“We can get them for you wholesale” was both hilarious and bleak; I never laughed out as loud as I did when reading this story. I truly recommend it for people who have a sick sense of humor like me!
“One Life, Furnished in Early Moorcock” and “Cold Colours” I don’t remember these stories either unfortunately.
“The sweeper of dreams” was also beautifully written and after reading it, knowing I’ve ignored my love for writing for almost two years solid, I began to wonder if the sweeper of dreams came and visited me and stole my muse away or not? But obviously it hadn’t, because I’ve started to write again, though, this time, my muse focuses mostly on poetry, not stories, like before.
I despised “Foreign Parts” it’s really not my kind of story at all.
“Vampire Sestina” was brilliant and again, too short.
“Mouse” I couldn’t remember much about mouse either.
“The sea change” was a good read too, for what I remember and that’s not quite much at all, ha-ha.
“How do you think it feels” I liked the story and I hoped for more, but no. Sometimes I think Neil Gaiman lacks the confidence to make some of his short stories into novels, it’s like he doesn’t believe in them so he makes them short but sweet.
“When we went to see the end of the world” that was a confusing read.
“Desert Wind” was nice.
I don’t remember “tastings” either.
“In the end” now that was very thought provoking and again, made me pause on the book for a fortnight whilst I thought things through and read “Enoch” and a few other non-fiction stories, for absolutely no other reason than to try and confirm my own beliefs in some strange inane kind of way.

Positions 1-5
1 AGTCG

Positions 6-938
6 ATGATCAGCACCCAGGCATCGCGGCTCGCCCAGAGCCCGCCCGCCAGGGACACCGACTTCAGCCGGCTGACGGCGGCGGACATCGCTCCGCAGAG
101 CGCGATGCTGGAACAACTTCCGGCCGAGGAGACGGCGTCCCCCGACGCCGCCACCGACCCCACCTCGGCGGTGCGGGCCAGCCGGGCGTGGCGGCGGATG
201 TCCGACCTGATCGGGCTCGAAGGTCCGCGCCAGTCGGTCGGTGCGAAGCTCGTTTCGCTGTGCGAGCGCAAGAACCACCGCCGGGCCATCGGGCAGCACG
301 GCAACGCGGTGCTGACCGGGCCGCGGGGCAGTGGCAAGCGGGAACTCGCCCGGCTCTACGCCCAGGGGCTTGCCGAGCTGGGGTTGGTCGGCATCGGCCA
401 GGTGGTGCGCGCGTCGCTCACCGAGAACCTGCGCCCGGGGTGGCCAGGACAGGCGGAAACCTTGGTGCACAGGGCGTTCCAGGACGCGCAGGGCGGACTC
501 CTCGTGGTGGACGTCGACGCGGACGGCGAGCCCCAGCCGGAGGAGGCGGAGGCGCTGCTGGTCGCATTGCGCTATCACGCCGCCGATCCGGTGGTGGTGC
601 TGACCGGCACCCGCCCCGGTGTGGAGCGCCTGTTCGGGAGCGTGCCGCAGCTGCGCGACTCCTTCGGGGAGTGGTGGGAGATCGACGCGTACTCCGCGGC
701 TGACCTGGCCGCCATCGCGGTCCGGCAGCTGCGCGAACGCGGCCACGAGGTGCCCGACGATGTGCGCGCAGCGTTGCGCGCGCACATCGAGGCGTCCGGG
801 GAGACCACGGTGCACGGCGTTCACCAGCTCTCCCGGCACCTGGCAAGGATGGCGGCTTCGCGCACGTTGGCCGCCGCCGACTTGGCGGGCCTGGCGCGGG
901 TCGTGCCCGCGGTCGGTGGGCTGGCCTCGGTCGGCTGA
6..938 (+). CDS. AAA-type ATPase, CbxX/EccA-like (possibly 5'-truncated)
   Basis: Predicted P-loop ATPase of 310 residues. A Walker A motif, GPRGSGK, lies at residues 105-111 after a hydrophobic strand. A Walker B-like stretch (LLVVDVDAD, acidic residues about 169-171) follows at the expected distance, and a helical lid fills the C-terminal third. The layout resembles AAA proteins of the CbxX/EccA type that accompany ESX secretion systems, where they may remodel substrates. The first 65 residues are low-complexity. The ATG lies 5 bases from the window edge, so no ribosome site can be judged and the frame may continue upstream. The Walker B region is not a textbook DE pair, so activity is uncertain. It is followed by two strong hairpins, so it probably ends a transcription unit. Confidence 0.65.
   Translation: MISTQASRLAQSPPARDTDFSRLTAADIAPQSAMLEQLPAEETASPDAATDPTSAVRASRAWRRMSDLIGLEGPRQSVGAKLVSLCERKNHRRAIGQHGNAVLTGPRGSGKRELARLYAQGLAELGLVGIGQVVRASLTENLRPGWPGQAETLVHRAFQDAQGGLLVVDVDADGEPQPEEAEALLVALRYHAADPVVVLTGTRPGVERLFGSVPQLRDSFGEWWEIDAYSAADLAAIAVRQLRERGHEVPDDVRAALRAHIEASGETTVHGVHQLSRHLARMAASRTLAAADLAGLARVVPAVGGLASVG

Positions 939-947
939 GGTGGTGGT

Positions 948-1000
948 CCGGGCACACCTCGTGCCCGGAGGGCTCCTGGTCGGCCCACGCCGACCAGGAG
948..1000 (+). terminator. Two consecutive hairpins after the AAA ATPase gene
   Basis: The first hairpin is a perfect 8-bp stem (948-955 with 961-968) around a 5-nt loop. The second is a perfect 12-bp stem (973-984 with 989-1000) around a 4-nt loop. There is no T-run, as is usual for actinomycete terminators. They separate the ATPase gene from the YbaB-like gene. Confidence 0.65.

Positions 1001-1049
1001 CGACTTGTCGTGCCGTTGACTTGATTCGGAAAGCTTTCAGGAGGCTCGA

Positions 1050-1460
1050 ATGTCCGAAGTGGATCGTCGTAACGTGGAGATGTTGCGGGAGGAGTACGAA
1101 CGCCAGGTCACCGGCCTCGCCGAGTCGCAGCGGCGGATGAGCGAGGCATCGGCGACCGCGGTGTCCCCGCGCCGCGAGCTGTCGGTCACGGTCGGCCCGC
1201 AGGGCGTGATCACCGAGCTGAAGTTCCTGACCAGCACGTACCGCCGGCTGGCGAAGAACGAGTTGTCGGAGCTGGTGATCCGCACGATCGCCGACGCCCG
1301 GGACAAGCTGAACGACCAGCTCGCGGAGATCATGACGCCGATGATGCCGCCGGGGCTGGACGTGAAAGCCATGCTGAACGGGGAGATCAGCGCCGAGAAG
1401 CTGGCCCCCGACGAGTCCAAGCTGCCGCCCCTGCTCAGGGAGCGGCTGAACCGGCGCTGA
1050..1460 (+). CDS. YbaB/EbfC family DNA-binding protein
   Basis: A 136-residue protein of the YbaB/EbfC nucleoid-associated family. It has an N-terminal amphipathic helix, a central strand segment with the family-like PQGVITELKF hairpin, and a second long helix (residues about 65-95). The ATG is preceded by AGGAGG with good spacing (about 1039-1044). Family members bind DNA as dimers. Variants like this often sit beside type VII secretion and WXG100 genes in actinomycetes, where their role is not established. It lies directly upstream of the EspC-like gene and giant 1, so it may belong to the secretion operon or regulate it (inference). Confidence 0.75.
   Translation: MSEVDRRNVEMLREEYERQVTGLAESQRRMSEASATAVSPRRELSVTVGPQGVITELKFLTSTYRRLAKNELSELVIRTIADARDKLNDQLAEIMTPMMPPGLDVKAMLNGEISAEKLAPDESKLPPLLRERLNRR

“Babycakes” the title attracted me because when I was in college a friend of mine thought it would be good to have a name for each other, a pet name, so she came up with the name “Babycakes” I was baby and she was cakes. She called me baby because I lacked experience of the world and she felt very motherly towards me. Regrettably, the story isn’t as sweet as the one I just said above about me and my friend; it’s haunting in a bad way, terrifying because that could become a truth and I felt bad that I had read it, like it’s shameful.
“Murder mysteries” was beautiful, I liked the story outline.
Now, here comes my favorite story of the entire book “Snow, glass, apples” Neil Gaiman’s take on Snow White and it’s wonderful. Unique, tragic, he saw what I saw in the story, not a victim but a spoiled dangerous little brat, that’s what I’ve always seen snow white as, but oh, it’s wonderful how he mingled this story with vampirism and victimization of the queen. A pure work of genius!
This book was 50/50 in my opinion, 50% bad and 50% good, but the good bits are excellent, they are unique and imaginative and I love them, they inspire me to write my own stuff.
Thank you Neil Gaiman!